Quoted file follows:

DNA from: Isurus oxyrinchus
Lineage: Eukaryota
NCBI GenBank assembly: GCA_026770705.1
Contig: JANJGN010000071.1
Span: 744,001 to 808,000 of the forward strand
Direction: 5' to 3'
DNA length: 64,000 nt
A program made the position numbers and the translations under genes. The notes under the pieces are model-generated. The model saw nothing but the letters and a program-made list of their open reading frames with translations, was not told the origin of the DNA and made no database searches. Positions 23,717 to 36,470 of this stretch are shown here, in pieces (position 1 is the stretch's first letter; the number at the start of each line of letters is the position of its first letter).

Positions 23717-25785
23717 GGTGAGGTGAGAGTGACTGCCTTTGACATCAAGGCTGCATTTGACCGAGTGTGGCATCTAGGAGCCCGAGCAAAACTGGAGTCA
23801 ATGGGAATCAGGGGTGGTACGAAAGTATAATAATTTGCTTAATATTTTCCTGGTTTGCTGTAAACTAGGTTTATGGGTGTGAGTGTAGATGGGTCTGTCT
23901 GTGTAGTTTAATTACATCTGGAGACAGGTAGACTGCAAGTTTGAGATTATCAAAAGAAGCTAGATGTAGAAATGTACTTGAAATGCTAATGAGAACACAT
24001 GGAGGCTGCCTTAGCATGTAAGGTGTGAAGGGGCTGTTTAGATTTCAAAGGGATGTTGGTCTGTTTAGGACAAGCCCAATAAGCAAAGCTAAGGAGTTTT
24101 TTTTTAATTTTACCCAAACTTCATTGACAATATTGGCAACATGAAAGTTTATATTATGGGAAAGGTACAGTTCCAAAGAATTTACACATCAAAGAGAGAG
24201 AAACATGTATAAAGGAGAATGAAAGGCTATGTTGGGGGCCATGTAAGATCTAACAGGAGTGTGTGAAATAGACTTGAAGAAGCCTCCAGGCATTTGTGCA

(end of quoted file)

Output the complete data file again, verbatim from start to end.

DNA from: Isurus oxyrinchus
Lineage: Eukaryota
NCBI GenBank assembly: GCA_026770705.1
Contig: JANJGN010000071.1
Span: 744,001 to 808,000 of the forward strand
Direction: 5' to 3'
DNA length: 64,000 nt
A program made the position numbers and the translations under genes. The notes under the pieces are model-generated. The model saw nothing but the letters and a program-made list of their open reading frames with translations, was not told the origin of the DNA and made no database searches. Positions 23,717 to 36,470 of this stretch are shown here, in pieces (position 1 is the stretch's first letter; the number at the start of each line of letters is the position of its first letter).

Positions 23717-25785
23717 GGTGAGGTGAGAGTGACTGCCTTTGACATCAAGGCTGCATTTGACCGAGTGTGGCATCTAGGAGCCCGAGCAAAACTGGAGTCA
23801 ATGGGAATCAGGGGTGGTACGAAAGTATAATAATTTGCTTAATATTTTCCTGGTTTGCTGTAAACTAGGTTTATGGGTGTGAGTGTAGATGGGTCTGTCT
23901 GTGTAGTTTAATTACATCTGGAGACAGGTAGACTGCAAGTTTGAGATTATCAAAAGAAGCTAGATGTAGAAATGTACTTGAAATGCTAATGAGAACACAT
24001 GGAGGCTGCCTTAGCATGTAAGGTGTGAAGGGGCTGTTTAGATTTCAAAGGGATGTTGGTCTGTTTAGGACAAGCCCAATAAGCAAAGCTAAGGAGTTTT
24101 TTTTTAATTTTACCCAAACTTCATTGACAATATTGGCAACATGAAAGTTTATATTATGGGAAAGGTACAGTTCCAAAGAATTTACACATCAAAGAGAGAG
24201 AAACATGTATAAAGGAGAATGAAAGGCTATGTTGGGGGCCATGTAAGATCTAACAGGAGTGTGTGAAATAGACTTGAAGAAGCCTCCAGGCATTTGTGCA